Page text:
I was diagnosed with Inflammatory Bowel Disease in the form of Ulcerative Colitis (UC) in 2001 and over the course of 12 years was immune suppressed with long periods in remission. The most notable relapse followed a serious infection, which almost cost me my life. The treatment for the infection was sudden and harsh and my bowel reacted by becoming severely diseased almost overnight. I lost a year to steroids and a slow recovery, unable to work much of the time and later on a miscarriage, which was a huge personal loss.
I went on to have a couple of years of good health, a relatively minor relapse in 2007 then I remained well (when I say well I mean well by the standards of someone with bowel disease). In 2014 my bowel was scoped and found to be in complete remission with no scarring or signs of bowel disease. It was decided that I would be withdrawn from the immune suppression medication in December 2014. I was ecstatic!
During 2015 life started to get uncomfortable again, I was experiencing various inexplicable symptoms and in the Summer was diagnosed with Endometriosis. There was talk of a hysterectomy, which felt like a massive and unacceptable leap at that time. I went with a Mirena Coil and found this managed the symptoms pretty well at that time. Soon after I started to experience issues with my bowel and by the October I wasn’t feeling good at all. Looking back I was in denial about it and pressed on. Life was busy and work was very stressful. I was managing a project and felt very much that there was no-one else to pass it to, so I carried on. By the Christmas work matters had reached something of a conclusion and I think my body knew it. Christmas Day I was very unwell and life as I knew it stopped that day.
My bowel was badly diseased again, I was in pain, losing blood, spending hours a day in the bathroom. It’s amazing how much we can kid ourselves we’re ok. I certainly did. I was convinced that I’d get checked out by my doc, have a course of steroids and be just fine once they’d kicked in. I even talked myself into thinking this wasn’t a flare, I must just have a bad stomach infection. Not so. Tests showed early January 2016 that I was having a very severe flare of UC, with my inflammation markers off the scale. I think this was the first time I started to get an inkling this wasn’t going to follow the expected outcome and I had the first conversation with my consultant about surgery. It wasn’t a serious one, I like to have all the options in front of me and it felt premature at this stage.
I could go on endlessly about what happened next and over the following months. The short version is I went on to be unwell for the whole of 2016, each drug failing. Life was miserable, an existence of trips to medical appointments, generally feeling rubbish and unable to plan ahead for anything. I had times when I felt good and managed to return to work part time for a few months, steroids giving me a gift of wellness. I knew this was temporary, which was reinforced by a severe relapse when brought off steroids whilst trying out a new drug. The thought started to enter my head that I may not actually have a life ahead of me.
I was told by specialists that it was inevitable that I would need surgery one day and that it was a matter of when, not if, I developed bowel cancer. Eventually, with the support of my family and consultant, I decided to have surgery. That time was not easy, I cried a lot and felt a lot of anger. I felt stuck, backed into a corner. I didn’t really have a choice, surgery was the only way forward if I wanted a chance to have a life again. Eventually I made the decision to have surgery with my head, hoping my heart would catch up.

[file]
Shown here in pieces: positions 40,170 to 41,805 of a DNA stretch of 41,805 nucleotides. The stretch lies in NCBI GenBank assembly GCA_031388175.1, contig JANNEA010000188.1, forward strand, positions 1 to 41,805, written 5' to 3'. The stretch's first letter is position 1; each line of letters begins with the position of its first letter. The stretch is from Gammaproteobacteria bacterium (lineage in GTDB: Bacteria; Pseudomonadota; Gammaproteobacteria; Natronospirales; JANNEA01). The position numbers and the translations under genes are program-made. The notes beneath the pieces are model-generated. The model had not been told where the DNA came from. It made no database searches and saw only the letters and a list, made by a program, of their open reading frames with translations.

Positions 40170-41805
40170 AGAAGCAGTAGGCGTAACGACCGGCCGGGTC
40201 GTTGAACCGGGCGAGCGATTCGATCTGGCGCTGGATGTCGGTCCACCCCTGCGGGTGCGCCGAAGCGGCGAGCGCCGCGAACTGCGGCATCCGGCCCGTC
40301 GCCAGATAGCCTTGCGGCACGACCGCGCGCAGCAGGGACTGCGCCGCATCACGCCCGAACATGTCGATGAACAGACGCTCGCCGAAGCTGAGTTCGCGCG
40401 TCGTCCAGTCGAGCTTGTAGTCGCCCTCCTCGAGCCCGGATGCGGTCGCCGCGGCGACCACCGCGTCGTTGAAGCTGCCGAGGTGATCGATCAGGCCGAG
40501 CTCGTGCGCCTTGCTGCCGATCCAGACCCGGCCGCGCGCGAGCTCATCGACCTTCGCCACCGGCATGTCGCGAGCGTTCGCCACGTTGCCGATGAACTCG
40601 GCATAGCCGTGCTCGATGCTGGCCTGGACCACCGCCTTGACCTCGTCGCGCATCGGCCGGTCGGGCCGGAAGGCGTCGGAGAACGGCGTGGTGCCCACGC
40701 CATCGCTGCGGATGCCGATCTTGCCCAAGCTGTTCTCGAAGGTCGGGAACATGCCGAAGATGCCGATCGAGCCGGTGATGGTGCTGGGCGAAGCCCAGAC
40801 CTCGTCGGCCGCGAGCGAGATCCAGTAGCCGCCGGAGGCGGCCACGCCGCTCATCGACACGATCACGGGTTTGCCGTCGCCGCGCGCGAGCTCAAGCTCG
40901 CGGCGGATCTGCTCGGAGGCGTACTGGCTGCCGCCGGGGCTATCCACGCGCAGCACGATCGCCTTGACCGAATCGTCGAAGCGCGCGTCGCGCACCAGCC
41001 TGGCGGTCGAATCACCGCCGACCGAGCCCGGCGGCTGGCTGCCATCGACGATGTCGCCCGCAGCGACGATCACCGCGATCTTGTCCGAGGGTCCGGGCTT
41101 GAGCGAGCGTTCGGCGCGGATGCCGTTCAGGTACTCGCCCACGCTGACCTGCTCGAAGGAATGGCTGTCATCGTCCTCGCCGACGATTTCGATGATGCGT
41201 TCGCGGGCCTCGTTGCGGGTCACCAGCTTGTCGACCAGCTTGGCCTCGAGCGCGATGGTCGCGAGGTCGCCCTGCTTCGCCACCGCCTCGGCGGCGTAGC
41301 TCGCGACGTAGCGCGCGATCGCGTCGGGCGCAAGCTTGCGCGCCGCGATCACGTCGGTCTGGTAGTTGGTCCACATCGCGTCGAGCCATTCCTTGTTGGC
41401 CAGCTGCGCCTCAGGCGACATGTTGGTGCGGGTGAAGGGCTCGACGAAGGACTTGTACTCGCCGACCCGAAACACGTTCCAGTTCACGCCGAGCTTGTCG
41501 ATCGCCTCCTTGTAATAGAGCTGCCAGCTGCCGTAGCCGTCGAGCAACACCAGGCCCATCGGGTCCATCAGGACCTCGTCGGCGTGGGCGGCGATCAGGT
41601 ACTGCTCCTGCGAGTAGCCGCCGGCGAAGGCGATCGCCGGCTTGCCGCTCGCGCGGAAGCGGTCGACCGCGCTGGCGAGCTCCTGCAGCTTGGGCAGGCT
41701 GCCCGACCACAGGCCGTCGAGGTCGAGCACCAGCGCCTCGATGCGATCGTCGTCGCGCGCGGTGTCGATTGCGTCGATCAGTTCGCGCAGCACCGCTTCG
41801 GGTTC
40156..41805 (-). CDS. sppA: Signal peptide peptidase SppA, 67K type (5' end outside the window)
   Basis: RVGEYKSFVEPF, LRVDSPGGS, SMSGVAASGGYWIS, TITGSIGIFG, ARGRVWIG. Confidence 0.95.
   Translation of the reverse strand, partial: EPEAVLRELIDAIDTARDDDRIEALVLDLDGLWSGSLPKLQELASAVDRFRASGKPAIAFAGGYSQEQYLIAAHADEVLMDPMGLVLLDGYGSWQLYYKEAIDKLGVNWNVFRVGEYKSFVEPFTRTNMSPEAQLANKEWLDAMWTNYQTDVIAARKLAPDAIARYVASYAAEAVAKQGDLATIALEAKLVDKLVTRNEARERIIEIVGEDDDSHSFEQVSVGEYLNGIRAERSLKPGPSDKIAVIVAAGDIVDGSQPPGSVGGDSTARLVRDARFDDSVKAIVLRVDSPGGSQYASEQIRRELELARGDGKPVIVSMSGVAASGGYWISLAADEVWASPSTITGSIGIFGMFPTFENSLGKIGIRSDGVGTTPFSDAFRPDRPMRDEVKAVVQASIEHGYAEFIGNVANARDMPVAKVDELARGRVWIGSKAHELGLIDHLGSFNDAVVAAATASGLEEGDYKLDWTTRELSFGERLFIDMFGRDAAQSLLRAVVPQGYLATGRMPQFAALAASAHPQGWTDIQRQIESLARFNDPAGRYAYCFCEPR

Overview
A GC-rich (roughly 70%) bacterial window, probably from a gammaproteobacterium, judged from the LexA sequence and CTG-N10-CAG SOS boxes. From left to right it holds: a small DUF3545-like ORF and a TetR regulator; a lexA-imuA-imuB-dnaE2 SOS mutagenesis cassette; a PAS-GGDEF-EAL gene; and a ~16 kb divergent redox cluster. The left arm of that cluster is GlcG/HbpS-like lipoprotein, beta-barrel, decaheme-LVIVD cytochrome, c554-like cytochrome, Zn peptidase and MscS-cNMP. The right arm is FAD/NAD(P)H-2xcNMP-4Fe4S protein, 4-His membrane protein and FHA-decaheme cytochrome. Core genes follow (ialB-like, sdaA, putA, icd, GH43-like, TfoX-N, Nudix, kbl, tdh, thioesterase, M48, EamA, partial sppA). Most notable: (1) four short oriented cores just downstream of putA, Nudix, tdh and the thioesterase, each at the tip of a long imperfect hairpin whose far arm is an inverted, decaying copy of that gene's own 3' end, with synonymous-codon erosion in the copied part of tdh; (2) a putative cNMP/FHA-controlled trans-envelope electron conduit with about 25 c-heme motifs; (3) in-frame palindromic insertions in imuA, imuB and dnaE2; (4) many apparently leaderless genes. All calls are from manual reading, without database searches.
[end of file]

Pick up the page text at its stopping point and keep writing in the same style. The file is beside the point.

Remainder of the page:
In October 2016 I had my colon removed and an ileostomy formed. There is nothing that could have prepared me for what that meant yet I feel I was as prepared as anyone could be. Unlike many others in my situation at least I knew it was happening and had some time to prepare mentally.
Having an ileostomy doesn’t define me but the surgery has been life changing at every level. There isn’t a single aspect of my life that hasn’t been impacted by it and today I’m rebuilding and discovering a new life bit by bit. It’s not easy and is full of challenges, but I’ve always liked a challenge. Recovery is slow and I’m not a patient patient so it’s not always easy. I have a range of legacy health issues which I manage and as my Dad said, a problem managed is no longer a problem 🙂 I’m currently experiencing a range of other issues, which combined are challenging me all over again. I had a moment this week where I started to think that my body had given up and my future started to look in doubt all over again. So I had a few rest days and have rooted out my inner fierce again and we’re all good.
I don’t regret having the surgery, not in the slightest. My ostomy is a gift, it’s given me life. Without it I would still be living the groundhog day life of temporary health courtesy of steroids, relapsing each time I came off, further pressure put on my body and other organs and with each relapse getting progressively sicker. Instead the bit of my body that was slowly killing me is gone and I have the opportunity to reinvent myself and have a life. I accept that gift wholeheartedly!
Today, I’m 5 months on and there will be aspects of life that return and there have also been and will continue to be new things to discover.
Welcome to my journey of wellness, discovery and reinvention!